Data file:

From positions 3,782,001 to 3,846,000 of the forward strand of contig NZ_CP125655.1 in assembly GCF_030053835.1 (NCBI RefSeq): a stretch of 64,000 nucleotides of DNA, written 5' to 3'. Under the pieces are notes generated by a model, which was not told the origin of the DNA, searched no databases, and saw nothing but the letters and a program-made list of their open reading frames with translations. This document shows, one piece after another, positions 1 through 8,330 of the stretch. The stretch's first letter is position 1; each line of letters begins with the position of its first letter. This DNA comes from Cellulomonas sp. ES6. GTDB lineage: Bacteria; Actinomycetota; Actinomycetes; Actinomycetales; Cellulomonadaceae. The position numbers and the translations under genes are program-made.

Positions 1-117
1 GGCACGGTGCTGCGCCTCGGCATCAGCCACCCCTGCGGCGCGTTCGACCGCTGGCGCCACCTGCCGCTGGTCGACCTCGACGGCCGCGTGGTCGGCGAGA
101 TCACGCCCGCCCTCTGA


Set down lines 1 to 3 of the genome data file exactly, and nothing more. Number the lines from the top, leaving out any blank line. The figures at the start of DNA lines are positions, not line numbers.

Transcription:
From positions 3,782,001 to 3,846,000 of the forward strand of contig NZ_CP125655.1 in assembly GCF_030053835.1 (NCBI RefSeq): a stretch of 64,000 nucleotides of DNA, written 5' to 3'. Under the pieces are notes generated by a model, which was not told the origin of the DNA, searched no databases, and saw nothing but the letters and a program-made list of their open reading frames with translations. This document shows, one piece after another, positions 1 through 8,330 of the stretch. The stretch's first letter is position 1; each line of letters begins with the position of its first letter. This DNA comes from Cellulomonas sp. ES6. GTDB lineage: Bacteria; Actinomycetota; Actinomycetes; Actinomycetales; Cellulomonadaceae. The position numbers and the translations under genes are program-made.

Positions 1-117
1 GGCACGGTGCTGCGCCTCGGCATCAGCCACCCCTGCGGCGCGTTCGACCGCTGGCGCCACCTGCCGCTGGTCGACCTCGACGGCCGCGTGGTCGGCGAGA